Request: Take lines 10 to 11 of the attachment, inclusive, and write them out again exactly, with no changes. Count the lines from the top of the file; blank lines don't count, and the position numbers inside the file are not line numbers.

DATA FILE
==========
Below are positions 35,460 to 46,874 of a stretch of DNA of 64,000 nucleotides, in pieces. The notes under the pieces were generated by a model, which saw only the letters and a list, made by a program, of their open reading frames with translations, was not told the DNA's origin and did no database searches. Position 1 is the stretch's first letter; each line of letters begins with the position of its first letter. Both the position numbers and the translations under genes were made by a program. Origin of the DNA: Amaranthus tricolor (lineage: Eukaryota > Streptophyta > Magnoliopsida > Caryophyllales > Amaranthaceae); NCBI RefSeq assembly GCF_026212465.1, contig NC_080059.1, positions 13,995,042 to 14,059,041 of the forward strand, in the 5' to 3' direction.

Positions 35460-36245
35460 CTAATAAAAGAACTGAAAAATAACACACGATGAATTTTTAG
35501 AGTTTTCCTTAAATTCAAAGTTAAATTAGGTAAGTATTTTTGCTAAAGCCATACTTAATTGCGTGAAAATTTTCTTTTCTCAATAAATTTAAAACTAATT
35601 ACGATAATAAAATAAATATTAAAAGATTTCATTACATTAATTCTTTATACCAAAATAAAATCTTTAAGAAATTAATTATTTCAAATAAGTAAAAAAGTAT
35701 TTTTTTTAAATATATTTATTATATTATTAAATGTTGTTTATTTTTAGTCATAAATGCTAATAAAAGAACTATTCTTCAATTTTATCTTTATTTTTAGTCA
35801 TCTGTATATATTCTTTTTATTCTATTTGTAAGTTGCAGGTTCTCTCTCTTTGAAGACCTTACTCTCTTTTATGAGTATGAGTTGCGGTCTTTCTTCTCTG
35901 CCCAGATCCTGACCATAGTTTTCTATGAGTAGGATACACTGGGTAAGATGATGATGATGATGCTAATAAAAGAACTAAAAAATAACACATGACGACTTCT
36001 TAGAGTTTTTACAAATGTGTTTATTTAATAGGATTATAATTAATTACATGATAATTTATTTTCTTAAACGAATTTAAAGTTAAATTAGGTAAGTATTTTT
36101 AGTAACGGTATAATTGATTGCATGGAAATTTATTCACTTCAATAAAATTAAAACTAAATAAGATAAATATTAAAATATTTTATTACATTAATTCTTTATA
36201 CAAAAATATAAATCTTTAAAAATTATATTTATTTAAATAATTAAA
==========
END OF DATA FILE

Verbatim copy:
36101 AGTAACGGTATAATTGATTGCATGGAAATTTATTCACTTCAATAAAATTAAAACTAAATAAGATAAATATTAAAATATTTTATTACATTAATTCTTTATA
36201 CAAAAATATAAATCTTTAAAAATTATATTTATTTAAATAATTAAA